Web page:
By Arkansas Girl | Dec 27, 2013
Christmas day! We played with our toys all day. I really liked the way new dolls smelled, almost like real babies. They were so warm, cuddly and refreshing. I especially liked the dolls that wet on themselves. After they drank enough water, they’d wet their diaper and us little mamas had to change them.
For some strange reason, I don’t like a bright, sunny Christmas. I like a dull, overcast day. Perhaps it makes it seem more like the first Christmas in the little town of Bethlehem. I’m not sure why I feel this way, so if no one else shares my sentiments about this holiday, then I’m the odd ball.
Anyway, Christmas was a day when we got fireworks. The kind that are now banned by certain cities. I’m glad they weren’t a problem for us. Come to think of it, I don’t think the ban would have extended out as far as we lived, but in the little town of Hope, anyone could buy firecrackers. I think this little piece of ammunition was meant for boys, but I shot off Christmas firecrackers with them until they were all gone. I loved to light them, toss them as far as I could and clasp my hands over my ears before they popped themselves to pieces, exploding into smithereens. Everybody, including my Dad, seemed to like lighting those little dynamite sticks. I guess all adults become children at Christmastime.
Then we had these things called “Sparkles.” I haven’t seen any since I’ve grown up, but they were plentiful during the 50s. We didn’t light them until night when (with the lights off) they gave off a bright, star-like glow. Our eyes were transfixed on that little glowing stick until the last sparkle died. It was magical, and I couldn’t help but wonder how it was made, but it put a little sparkle in our dull, drab day.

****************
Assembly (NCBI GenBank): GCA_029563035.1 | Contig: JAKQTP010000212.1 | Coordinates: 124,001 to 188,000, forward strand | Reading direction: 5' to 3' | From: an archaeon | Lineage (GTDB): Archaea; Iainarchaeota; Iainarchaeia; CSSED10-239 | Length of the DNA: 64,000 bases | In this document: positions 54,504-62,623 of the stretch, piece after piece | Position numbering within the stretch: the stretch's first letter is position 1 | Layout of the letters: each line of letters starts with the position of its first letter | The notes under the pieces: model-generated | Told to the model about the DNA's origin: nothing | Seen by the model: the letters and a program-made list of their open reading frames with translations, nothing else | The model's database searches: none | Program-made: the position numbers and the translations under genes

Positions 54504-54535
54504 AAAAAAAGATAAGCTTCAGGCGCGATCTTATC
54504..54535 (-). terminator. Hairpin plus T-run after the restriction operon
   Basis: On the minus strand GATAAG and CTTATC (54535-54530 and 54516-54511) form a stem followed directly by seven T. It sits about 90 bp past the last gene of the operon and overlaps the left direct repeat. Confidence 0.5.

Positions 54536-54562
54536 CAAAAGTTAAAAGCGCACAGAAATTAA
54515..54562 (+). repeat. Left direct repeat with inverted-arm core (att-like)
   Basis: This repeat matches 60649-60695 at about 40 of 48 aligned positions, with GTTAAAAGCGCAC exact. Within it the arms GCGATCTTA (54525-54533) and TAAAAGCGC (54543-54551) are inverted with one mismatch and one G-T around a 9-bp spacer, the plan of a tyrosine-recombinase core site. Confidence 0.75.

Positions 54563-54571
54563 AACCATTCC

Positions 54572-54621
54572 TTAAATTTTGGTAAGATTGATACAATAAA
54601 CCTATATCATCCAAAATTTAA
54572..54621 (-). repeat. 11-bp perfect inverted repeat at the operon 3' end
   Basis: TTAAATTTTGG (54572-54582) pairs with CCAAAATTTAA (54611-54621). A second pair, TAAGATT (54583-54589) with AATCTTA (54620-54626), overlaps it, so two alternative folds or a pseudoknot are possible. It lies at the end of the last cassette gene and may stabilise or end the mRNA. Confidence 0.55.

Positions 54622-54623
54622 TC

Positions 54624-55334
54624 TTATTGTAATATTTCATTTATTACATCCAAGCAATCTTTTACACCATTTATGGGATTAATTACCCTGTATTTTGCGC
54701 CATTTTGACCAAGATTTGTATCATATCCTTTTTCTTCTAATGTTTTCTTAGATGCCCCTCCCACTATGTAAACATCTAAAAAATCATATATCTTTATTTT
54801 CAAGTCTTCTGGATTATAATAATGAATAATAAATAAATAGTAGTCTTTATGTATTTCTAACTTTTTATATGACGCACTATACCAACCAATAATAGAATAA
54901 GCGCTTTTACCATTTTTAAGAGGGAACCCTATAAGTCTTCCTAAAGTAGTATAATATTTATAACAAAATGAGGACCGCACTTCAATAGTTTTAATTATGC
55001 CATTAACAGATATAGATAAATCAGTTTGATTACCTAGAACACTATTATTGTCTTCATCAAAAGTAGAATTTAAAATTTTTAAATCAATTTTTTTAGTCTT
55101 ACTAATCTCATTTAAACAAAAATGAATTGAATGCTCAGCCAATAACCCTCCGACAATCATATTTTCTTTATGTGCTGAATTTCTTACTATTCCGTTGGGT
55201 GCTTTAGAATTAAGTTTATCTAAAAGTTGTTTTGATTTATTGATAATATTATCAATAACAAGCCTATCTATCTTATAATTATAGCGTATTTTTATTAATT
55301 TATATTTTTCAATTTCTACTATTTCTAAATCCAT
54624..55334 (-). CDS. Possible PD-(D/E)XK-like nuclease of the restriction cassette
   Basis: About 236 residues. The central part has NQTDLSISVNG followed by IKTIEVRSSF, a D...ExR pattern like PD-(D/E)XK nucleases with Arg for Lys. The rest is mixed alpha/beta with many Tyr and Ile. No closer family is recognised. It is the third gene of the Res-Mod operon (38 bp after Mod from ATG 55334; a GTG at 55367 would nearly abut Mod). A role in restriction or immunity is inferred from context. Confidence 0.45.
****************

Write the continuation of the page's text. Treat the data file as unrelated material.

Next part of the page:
There was this thing that we called a “curly snake.” That’s probably not the proper name, but it went like this: There was this little circular device that was put on the floor. One end was lit, and as it burned, it curled up and up until it looked like a snake that was burned out of its skin. I also wondered how that one was made too. Contraptions like that fascinated me, because I always liked to know every detail of how something works and why, but the mechanical side of those devices, I never figured out. I did enjoy each of them, though.
I almost forgot about the torpedoes. I called this small device a mini hand grenade. It was a small, round, marble-like thing that had to be thrown against a hard surface before it would “explode” with a loud, sharp cracking sound.
Last but not least, we had “rockets” – probably not the proper name, but this was a device that had to be lit outside (like the firecrackers) and at a safe distance from the house or anything that could catch on fire. Only the “snakes” and sparkles could be lit and played with in the house. The rocket was shaped and looked just like an actual rocket. It had a stem underneath the bottom that was lit. Once it was lit, it had to be sort of tossed upward and on its own. It shot into the sky and wiggled and twirled all around until it burned itself out. We always tried to guess where it would land. Of course, they never landed where we guessed.
If we had any other explosive devices, I can’t think of them, but these five small objects were enough to make our Christmas pop, sparkle, hiss and shine. We spent the day eating and playing with our toys. At night, we went to church for the Christmas play.
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